30.7.12

Uke Leash Guitar Style Strap - REVIEW

It seems an age ago now, but one of the very first products I reviewed on Got A Ukulele was an ingenious ukulele half strap called the 'Uke Leash' - designed, made and sold by Lori Apthorp. As you can see from the review - I highly recommended it.


Uke Leash logo

The beauty of the Uke Leash was that it provided some support when standing even if your uke didn't have a strap button (few new ukes come with them, and understandably many don't want to drill their instruments to fit one).

But, suppose you have a strap button on the butt of your uke - if you look around, there actually are not that many dedicated uke straps on the market, and frankly, a guitar strap is just TOO BIG.

Not wishing to rest on her laurels, Lori has launched what she calls a "Guitar Style Strap" with the Uke Leash branding and I've been having a look at it.

Uke Leash Guitar Style Ukulele Strap

This strap is a full strap, (not a half-strap, as the original Uke Leash is billed) meaning it physically attaches to your ukulele at both ends. At the butt end the thin strap attaches to a fatter piece of leather with a hole and slot cut much like any other strap. The leather is nice and soft and fixes to the uke button easily. It is also nicely branded with the Uke Leash logo.  One thing everyone should take care of with straps are buckles and rivets that can scratch or ding your instruments finish. Despite this strap having a rivet, if you look at the picture below, you will see that it is protected from rubbing on your instrument by the larger leather piece meaning nothing but nice soft leather touches your instrument. Nice.

Uke Leash Guitar Strap with no rivets

The strap itself is thin, (another bonus for a diminutive instrument like the uke) so it is unobtrusive. It also comes in a choice of either leather or polypro webbing (both pictured in this review). There are also lots of options - sizes,  two colours for the leather strap and a choice of plain, oiled or dyed tab connector, and four colours for the webbing strap.  You can even choose the size of the button hole for oversided buttons. It is nice to see that even with the (cheaper) webbing strap, you get the same leather tab for the strap button.

Up to the neck end of the uke and this new Uke Leash product employs the same ingenious clip attachment for the neck. Like on the original Uke Leash, you attach a loop around the headstock and the strap clips and releases from it. The beauty of that is that you can buy the headstock loops separately, meaning once you have bought one strap, you can simply buy extra headstock loops for other instruments and move the strap between them. Really clever. (note - Lori does sell an adapter for attaching to a heel of the neck style button, but honestly, I love the clip idea)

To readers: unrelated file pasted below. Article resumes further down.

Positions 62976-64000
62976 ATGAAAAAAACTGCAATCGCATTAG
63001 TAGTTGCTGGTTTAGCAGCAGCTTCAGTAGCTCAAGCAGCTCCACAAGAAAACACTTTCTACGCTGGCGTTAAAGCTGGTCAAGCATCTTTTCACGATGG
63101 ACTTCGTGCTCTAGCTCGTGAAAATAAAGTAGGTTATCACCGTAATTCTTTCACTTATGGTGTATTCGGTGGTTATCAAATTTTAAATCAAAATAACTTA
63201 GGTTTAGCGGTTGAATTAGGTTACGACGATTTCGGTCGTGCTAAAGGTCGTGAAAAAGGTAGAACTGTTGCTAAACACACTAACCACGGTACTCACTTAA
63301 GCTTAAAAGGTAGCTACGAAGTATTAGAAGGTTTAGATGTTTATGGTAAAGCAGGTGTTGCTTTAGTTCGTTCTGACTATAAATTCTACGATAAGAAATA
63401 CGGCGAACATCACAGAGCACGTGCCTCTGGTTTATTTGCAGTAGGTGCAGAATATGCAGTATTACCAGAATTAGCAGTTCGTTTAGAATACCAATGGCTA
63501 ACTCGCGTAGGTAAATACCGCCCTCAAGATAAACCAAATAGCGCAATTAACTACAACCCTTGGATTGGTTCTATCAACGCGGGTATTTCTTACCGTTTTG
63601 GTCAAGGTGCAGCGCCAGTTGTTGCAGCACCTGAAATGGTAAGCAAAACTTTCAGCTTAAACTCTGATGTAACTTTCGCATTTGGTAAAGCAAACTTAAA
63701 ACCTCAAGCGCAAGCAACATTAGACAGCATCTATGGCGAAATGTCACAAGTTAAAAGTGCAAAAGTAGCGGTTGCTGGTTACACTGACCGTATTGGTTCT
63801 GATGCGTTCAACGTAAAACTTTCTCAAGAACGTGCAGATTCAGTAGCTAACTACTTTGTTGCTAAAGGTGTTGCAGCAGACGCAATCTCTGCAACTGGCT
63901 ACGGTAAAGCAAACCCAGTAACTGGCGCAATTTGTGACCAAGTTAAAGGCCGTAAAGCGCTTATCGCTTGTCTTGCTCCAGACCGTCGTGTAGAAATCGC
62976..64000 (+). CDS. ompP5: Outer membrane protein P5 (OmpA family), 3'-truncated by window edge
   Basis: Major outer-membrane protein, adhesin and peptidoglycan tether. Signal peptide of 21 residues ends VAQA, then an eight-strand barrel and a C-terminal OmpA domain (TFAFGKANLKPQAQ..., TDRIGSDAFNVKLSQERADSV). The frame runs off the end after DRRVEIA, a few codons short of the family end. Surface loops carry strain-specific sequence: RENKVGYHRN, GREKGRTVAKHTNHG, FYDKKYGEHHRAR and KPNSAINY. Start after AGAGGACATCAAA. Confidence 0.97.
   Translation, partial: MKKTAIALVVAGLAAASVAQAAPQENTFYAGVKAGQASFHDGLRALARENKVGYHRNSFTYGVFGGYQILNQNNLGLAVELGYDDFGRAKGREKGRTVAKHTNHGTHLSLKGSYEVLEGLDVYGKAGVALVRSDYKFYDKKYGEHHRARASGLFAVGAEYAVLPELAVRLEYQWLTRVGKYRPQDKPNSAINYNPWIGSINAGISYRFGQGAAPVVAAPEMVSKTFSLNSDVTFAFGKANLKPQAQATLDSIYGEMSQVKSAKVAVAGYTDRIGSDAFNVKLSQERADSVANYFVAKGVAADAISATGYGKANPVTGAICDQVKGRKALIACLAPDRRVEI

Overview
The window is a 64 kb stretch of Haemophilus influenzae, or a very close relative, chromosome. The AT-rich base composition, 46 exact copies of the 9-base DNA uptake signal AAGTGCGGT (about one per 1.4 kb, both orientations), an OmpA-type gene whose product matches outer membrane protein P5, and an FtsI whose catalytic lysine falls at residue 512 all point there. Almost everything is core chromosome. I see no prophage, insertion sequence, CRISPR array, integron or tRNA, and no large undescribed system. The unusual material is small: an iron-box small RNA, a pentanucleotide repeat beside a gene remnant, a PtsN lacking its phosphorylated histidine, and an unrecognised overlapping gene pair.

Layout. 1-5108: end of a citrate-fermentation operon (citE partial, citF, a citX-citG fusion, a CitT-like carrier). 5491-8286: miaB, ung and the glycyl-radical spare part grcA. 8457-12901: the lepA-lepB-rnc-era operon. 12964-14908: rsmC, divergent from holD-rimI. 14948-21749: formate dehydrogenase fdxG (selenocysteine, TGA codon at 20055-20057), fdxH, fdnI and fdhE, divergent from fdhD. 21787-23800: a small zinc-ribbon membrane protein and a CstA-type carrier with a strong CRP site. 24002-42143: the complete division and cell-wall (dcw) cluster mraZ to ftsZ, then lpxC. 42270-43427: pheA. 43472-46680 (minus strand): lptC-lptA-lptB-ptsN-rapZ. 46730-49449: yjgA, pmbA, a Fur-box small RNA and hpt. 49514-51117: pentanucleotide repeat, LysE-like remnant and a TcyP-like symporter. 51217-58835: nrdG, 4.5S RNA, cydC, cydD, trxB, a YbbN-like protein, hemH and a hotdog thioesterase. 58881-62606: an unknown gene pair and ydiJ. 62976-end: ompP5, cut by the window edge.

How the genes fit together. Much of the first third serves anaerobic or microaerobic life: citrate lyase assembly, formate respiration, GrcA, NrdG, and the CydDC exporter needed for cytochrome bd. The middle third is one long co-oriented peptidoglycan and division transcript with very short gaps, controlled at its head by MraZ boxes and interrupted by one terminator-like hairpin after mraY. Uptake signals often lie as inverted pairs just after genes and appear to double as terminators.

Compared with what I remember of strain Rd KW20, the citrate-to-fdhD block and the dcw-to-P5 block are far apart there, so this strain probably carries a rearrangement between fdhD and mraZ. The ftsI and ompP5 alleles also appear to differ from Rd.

Uke Leash headstock connector


So what about the quality - well, there is no let down on this front. The original Uke Leash was very well made, and this is no different. The leather strap I have been mainly testing is soft and supple and despite being thin, is of good quality and won't break. It's also comfortable to wear! The buckles and attachments are also of good quality so nothing should let you down. It's just a strap at the end of the day, but a well made one from a good Company.

All in all I am as impressed as I was with the original, and as my Kanile'a uke as pictured has a button fitted, this strap makes perfect sense for it. I would highly recommend it if you need a full strap - plus the other bonus is that you are supporting a local business who produce these themselves in the USA, not an international faceless corporation!

Oh, and as a final aside - Lori also created something else that is available on her store - a neat little idea. A miniature circle of fifths that you can attach to your strap or case. Really fun idea and useful too - available in either leather or etched plastic!

Uke Leash Circle Of Fifths


You can read more about this product and the original Uke Leash at http://www.ukeleash.com. And keep an eye on Got A Ukulele as I will be running a competition very soon in which you can win one of these!


4 comments:

Anonymous said...

looks great, but to have to put that little button in the wood of my old martin may shake things up...I tried the Uke Thong...not as secure as this...can the peg part be glued onto the body without much change in resonance??

Barry Maz said...

Yes, this is the option for people who do want to drill (or already have a button).

I don't like thongs for potential damage to the sound hole. I suggest if you don't want to drill you check out the original Uke Leash half strap - no drilling, as the none headstock bit goes around neck and attaches to arm (or belt) - not a full support, but very good.

Really don't thing glueing a button is something I would rely on.

jeffkatzer said...

That looks like a very cool product. I also like the little circle of 5th's thing.

TK said...

I have this strap in leather as reviewed for my one tenor with a strap button on the bottom, and it is an excellent quality strap overall, well thought out and attractive and comfortable. I also have a small 19: scale travel guitar, and I much prefer this full strap for that guitar, which has buttons both at the bottom and the neck. I had a full size guitar strap on it and felt strangled. This is so much more comfortable and effective.

I also prefer supporting a local product that is handmade made in the USA.

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